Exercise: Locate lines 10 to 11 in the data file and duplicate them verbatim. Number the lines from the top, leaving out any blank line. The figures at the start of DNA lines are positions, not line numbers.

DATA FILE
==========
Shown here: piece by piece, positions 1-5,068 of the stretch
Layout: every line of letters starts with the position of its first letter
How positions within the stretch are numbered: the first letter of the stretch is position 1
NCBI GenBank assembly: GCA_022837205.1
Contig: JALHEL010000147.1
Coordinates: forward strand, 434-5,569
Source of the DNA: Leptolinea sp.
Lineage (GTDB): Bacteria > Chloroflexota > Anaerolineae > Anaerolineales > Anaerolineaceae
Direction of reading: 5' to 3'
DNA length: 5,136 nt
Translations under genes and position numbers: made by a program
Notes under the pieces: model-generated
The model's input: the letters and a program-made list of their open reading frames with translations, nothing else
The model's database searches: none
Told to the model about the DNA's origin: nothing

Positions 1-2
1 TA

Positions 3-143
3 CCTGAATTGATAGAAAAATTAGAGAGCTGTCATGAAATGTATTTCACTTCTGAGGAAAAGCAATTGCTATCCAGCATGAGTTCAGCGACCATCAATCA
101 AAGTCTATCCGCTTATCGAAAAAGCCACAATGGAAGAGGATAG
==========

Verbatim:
DNA length: 5,136 nt
Translations under genes and position numbers: made by a program